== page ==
most recent estimate compiled in 2007 shows that the total population was 55,866, which is a
0.70% decrease.

Forty-nine percent of the population in Hamburg is male. This is 2.1% increase from the 2000
U.S. Census. The female population decreased 1.8%, but still remained larger than the male
population total.

Population and Race (ethnicity not included)

According to the three-year estimate, 2.9% (or 1,629) of the population1 of Hamburg is non-
White. The largest minority in terms of numbers come from the Asian population (565), a
marked increase of 160% since the 2000 Census, which reported 217 Asians in Hamburg.
Asians make up 1.0% of the total Hamburg population.

People who describe themselves as members of two or more races make up for the second
largest number of non-whites in Hamburg (556), which increased from 335 as reported by the
2000 Census.

The sole decrease of the total non-white population was the African-American population, which
decreased 5.1% (277 to 263) from the numbers reported in the 2000 Census.

Despite the low percentage of the total population, there has been an increase of the total non-
White population from that reported 2000 Census. However, while the Asian population was on
the rise, it appears that there was a decline in both the Native-American and African-American
population. (Native- American population decrease 10.4% (115 to 103.)

Analyzing certain tract information from the 2000 Census, it appears that the highest percentage
of African-Americans reside in the tracts closer to the City of Lackawanna, which is essentially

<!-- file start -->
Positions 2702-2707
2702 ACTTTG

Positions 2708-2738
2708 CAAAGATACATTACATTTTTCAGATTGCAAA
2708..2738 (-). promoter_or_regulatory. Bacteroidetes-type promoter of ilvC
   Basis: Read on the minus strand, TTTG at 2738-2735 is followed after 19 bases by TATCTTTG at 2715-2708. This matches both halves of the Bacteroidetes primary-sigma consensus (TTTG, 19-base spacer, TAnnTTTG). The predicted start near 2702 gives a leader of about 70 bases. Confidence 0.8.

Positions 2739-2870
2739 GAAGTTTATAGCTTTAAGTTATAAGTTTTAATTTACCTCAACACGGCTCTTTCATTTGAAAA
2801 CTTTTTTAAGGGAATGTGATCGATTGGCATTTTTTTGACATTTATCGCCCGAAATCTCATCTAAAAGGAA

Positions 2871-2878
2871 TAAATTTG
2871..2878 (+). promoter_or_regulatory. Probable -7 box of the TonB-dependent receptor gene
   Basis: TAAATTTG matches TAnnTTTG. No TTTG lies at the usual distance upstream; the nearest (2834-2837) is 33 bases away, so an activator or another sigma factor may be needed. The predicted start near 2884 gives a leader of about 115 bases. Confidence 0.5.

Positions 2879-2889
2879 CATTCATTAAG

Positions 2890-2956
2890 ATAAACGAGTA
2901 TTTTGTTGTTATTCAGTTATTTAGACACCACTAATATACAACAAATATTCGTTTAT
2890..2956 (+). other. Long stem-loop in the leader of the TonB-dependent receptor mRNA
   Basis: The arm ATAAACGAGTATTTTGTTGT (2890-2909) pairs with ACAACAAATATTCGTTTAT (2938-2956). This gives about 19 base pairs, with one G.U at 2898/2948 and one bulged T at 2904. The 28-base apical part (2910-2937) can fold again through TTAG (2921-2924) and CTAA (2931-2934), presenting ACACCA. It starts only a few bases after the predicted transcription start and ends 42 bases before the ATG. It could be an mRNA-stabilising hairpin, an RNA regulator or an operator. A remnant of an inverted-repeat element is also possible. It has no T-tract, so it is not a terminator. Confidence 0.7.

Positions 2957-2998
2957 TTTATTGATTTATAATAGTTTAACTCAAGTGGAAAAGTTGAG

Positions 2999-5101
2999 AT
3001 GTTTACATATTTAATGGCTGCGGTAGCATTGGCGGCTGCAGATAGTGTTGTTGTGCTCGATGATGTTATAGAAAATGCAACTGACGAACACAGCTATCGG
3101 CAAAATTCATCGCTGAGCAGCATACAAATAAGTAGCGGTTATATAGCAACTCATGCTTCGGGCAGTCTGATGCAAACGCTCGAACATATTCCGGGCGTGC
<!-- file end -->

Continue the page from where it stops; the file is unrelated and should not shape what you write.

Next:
1
 The percentages for this category are based on data derived from the 2005-2007 American Community Survey 3-
Year Estimates which reported that the total population for this category was 56,295.




                                                               6
 


closest to the City of Buffalo. For the Asian population, the tract information shows that the
majority of Asians live in the tracts that include the McKinley Mall, Erie County Community
College South campus, and Hilbert College

Population and Ethnicity

According to the three-year estimate, there are 1,051 people who classified themselves as
Hispanic or Latino (of any race.) This is 1.9% of the total population. The 2000 Census shows
an increase from 876, which is a 20% total increase. The largest number of those identifying
themselves as Hispanic live in the tract encompassing Blasdell.

Population and Ancestry

There are 26 different ancestries reported in Hamburg. German ancestry was the most
prevalent with 35.1% of the population (56,295.) People with Irish descent make up for the
second largest category, making up 28.8% (16,235) of the population.

Age

The largest age range in Hamburg belongs to persons between 45-54 years old. This category
makes up 15.7% of the population (8,853.) The smallest category are those who 85 years and
older (815.) The median age for Hamburg residents is 40.7 years. Fifty-eight percent of the